11.11.

1852: Austro-Hungarian Field Marshal who Started the Great War

1852: Austro-Hungarian Field Marshal who Started the Great War
Photo Credit To http://upload.wikimedia.org/wikipedia/commons/a/a9/Hoetzendorf_Franz_Graf_conrad.jpg

Story Highlights

  • historical event: Hötzendorf was the Chief of the Austro-Hungarian General Staff since 1906. He was one of the main proponents of starting a so-called preventive war against the Kingdom of Serbia since before World War I began. He allegedly proposed going to war as many as 25 times in the period from 1 January 1913 to 1 January 1914!

Franz Conrad von Hötzendorf, one of the people most responsible for starting World War I, was born on this day. He was namely the Chief of the Austro-Hungarian General Staff in 1914. From that position, he advocated a military strike against Serbia. War with Serbia did indeed break out, but then grew into a worldwide conflict in which millions would die.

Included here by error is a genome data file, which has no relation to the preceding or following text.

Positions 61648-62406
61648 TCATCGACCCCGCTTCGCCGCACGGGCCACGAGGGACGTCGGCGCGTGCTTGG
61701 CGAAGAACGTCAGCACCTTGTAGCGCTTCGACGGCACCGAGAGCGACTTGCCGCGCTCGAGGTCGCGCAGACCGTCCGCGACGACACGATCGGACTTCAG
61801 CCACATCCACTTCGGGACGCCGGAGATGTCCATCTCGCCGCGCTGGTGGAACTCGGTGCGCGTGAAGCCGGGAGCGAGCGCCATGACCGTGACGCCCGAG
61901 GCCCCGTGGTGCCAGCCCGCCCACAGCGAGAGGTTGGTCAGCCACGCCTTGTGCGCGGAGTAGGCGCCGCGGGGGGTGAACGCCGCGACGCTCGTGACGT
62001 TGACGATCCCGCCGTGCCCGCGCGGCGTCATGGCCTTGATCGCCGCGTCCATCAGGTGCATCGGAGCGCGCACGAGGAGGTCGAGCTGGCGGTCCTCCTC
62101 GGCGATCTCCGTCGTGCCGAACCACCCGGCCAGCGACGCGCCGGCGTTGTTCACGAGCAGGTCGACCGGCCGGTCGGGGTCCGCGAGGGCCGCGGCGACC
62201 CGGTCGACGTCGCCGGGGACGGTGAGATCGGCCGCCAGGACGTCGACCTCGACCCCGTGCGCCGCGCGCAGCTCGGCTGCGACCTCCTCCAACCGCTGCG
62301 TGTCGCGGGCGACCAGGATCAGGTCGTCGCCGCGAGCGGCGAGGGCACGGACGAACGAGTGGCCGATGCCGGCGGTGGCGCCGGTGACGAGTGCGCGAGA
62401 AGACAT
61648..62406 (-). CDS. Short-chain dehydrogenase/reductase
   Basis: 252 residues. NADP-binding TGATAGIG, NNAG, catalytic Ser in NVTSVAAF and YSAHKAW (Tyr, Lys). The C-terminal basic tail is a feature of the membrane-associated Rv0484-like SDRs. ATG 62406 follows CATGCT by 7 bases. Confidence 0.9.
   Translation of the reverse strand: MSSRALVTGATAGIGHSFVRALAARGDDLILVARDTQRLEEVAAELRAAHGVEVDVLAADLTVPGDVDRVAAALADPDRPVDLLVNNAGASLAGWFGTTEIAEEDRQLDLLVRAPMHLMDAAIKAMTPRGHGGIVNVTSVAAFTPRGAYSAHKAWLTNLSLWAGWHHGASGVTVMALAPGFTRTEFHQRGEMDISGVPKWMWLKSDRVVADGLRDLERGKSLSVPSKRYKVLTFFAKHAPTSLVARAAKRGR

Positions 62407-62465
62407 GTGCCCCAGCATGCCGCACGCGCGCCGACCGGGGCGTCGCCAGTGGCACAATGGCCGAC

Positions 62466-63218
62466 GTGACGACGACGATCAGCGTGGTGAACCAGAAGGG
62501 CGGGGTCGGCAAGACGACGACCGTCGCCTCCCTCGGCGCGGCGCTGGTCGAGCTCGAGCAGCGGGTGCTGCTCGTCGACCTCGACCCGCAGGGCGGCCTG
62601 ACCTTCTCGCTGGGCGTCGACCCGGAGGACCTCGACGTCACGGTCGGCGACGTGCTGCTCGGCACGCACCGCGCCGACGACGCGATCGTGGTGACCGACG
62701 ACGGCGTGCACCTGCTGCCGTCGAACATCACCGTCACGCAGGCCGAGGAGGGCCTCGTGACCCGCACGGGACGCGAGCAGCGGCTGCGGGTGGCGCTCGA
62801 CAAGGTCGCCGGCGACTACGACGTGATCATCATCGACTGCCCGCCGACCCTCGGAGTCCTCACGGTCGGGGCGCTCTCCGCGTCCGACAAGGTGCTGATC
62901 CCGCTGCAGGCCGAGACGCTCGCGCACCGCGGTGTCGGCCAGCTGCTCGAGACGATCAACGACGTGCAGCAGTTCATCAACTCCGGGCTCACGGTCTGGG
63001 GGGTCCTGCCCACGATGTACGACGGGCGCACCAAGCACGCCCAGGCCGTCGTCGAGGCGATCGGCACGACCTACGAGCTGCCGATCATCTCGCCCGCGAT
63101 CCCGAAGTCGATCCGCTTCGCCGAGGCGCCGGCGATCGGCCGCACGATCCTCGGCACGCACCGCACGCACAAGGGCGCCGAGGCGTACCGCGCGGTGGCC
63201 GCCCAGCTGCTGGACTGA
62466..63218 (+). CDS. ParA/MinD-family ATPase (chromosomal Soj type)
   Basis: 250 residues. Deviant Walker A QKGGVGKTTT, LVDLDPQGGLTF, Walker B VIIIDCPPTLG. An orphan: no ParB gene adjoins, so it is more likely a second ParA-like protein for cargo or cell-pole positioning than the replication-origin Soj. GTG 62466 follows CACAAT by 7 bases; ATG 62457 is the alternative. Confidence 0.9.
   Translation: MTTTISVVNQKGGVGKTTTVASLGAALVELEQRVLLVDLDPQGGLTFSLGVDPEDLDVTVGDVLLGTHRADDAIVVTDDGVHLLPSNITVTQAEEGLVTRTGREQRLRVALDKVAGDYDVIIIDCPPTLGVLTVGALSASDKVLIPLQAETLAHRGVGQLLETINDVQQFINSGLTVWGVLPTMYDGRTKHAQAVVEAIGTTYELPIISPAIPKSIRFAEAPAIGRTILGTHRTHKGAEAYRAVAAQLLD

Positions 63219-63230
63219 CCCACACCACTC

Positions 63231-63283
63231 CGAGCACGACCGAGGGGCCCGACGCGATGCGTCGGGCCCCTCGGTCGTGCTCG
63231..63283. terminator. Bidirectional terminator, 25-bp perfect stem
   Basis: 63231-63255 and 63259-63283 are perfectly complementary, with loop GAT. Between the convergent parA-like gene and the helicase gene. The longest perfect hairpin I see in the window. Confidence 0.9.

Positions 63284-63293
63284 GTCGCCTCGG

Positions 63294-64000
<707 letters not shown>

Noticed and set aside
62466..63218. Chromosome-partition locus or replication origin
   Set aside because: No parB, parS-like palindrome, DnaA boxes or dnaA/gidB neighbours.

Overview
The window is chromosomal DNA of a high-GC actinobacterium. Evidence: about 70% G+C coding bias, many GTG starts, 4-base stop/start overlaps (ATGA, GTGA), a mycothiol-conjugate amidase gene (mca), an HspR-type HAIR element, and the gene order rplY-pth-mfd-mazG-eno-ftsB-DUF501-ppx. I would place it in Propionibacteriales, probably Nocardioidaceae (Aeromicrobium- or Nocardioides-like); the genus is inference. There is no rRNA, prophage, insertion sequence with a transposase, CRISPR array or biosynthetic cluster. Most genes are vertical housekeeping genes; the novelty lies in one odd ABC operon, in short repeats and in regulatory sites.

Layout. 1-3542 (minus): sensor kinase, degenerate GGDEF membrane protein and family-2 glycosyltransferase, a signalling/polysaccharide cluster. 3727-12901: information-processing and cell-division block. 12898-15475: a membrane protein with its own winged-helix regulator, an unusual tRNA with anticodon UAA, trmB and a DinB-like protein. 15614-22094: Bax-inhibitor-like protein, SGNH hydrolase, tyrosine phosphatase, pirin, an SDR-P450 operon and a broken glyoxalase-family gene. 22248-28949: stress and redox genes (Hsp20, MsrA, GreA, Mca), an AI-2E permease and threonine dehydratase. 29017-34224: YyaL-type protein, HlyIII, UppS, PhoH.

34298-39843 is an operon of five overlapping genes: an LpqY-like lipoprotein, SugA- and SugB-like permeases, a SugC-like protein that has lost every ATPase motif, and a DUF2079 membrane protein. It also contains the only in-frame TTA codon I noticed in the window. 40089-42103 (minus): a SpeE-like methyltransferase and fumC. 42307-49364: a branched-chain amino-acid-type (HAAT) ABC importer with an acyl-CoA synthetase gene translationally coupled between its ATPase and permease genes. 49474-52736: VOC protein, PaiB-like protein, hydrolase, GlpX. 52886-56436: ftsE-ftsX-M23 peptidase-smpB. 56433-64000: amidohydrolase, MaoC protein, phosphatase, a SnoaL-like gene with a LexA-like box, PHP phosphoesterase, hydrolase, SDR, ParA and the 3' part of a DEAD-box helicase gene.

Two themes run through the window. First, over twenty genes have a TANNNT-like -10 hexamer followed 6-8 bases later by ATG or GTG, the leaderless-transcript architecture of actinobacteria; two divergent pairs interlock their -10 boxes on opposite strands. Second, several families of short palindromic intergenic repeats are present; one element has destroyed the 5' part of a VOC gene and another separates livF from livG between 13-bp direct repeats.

Hötzendorf held the highest rank in the Austro-Hungarian Army – that of field marshal. At that time, he was the only Austro-Hungarian field marshal who wasn’t of royal blood (the emperor’s sons received that rank by default).
As the Chief of the Austro-Hungarian General Staff since 1906, Hötzendorf was one of the main proponents of starting a so-called preventive war against the Kingdom of Serbia since before World War I began. He allegedly proposed going to war as many as 25 times in the period from 1 January 1913 to 1 January 1914! Of course, he wasn’t the only such warmonger. The faction that advocated war included many other Austro-Hungarian statesmen, such as the powerful Count Leopold von Berchtold (foreign minister and one of the richest men in the country).
In 1914 Austria-Hungary really did invade Serbia, but the result was catastrophic. Conrad von Hötzendorf’s plans proved too ambitious for the Austro-Hungarian Army. It also seems he greatly underestimated the Serbian Army, which proceeded to repel the Austro-Hungarians and drive them back across the border. Only later, when the Germans sent reinforcements, were the Austro-Hungarians able to conquer Serbia.

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